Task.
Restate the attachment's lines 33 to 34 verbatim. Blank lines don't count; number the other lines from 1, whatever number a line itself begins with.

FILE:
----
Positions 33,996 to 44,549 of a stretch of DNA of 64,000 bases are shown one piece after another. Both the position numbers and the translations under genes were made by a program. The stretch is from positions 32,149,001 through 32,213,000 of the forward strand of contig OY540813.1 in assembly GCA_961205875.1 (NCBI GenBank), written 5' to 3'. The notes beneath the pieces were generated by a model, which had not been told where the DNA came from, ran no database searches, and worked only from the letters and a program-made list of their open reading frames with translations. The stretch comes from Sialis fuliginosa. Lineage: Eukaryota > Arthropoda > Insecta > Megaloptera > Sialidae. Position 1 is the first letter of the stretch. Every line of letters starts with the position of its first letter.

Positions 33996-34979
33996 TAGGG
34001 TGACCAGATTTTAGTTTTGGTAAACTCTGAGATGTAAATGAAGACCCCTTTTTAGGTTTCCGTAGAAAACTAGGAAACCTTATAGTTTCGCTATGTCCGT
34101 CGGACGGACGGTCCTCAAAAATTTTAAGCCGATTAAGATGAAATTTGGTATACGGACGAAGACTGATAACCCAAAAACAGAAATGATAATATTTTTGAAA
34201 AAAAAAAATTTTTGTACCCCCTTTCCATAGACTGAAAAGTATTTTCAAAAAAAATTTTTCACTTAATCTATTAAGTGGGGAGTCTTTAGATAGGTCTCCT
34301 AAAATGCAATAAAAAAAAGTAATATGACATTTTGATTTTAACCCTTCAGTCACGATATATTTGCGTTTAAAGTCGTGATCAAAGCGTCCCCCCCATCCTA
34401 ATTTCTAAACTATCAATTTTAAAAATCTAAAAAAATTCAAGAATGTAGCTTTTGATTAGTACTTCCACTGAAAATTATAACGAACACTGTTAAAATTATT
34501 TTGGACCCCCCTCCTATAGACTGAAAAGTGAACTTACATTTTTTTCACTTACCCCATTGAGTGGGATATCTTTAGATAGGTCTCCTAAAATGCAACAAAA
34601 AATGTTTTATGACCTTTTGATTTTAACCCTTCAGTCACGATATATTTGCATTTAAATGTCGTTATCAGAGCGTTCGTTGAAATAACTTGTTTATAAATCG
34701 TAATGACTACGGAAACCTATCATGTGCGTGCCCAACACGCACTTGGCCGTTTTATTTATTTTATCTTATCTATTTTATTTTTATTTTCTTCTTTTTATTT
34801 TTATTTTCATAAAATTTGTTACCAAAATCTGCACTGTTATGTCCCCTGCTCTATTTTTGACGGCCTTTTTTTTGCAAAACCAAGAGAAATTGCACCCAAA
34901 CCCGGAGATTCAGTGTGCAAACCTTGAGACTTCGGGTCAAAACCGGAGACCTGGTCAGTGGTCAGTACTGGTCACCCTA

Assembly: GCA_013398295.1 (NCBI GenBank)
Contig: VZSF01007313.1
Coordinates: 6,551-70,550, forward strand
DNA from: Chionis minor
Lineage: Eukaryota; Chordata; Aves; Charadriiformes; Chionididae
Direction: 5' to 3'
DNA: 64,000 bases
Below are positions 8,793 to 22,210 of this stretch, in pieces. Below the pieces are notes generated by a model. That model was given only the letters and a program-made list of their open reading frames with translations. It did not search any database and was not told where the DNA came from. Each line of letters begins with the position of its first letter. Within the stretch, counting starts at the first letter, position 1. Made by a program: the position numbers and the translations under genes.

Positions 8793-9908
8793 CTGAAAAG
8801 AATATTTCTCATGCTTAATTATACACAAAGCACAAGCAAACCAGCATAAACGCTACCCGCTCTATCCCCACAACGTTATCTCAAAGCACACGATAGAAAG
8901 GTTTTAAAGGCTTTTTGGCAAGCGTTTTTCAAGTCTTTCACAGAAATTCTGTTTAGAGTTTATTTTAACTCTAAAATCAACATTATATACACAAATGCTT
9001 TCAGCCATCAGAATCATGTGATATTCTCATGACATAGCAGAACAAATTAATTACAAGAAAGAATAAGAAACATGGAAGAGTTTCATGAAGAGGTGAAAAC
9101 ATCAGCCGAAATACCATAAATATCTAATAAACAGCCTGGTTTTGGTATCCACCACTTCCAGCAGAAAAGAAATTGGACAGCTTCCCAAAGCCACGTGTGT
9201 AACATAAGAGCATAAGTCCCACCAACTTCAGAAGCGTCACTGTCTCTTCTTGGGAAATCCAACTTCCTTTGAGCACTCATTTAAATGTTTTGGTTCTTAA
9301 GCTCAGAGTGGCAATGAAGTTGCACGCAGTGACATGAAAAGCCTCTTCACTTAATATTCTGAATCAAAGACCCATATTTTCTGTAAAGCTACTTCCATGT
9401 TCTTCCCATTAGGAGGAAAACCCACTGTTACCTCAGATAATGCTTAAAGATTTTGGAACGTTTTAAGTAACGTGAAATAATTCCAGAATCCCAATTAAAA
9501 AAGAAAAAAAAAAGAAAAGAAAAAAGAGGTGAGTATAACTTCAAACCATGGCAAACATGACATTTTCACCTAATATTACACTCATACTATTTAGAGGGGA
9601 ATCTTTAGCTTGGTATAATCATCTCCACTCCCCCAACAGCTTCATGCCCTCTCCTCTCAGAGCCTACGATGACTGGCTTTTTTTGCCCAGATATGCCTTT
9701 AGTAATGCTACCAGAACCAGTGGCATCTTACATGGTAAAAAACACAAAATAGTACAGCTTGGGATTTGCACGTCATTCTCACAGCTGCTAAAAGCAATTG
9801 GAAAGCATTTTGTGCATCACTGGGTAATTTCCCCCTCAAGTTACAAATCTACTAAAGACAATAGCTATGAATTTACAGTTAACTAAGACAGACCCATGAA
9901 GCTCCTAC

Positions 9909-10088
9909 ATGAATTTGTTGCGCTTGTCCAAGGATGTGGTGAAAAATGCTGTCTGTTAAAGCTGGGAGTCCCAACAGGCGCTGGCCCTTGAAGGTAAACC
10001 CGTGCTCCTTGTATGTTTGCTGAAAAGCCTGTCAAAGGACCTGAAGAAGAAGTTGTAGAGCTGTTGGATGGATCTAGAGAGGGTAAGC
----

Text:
9701 AGTAATGCTACCAGAACCAGTGGCATCTTACATGGTAAAAAACACAAAATAGTACAGCTTGGGATTTGCACGTCATTCTCACAGCTGCTAAAAGCAATTG
9801 GAAAGCATTTTGTGCATCACTGGGTAATTTCCCCCTCAAGTTACAAATCTACTAAAGACAATAGCTATGAATTTACAGTTAACTAAGACAGACCCATGAA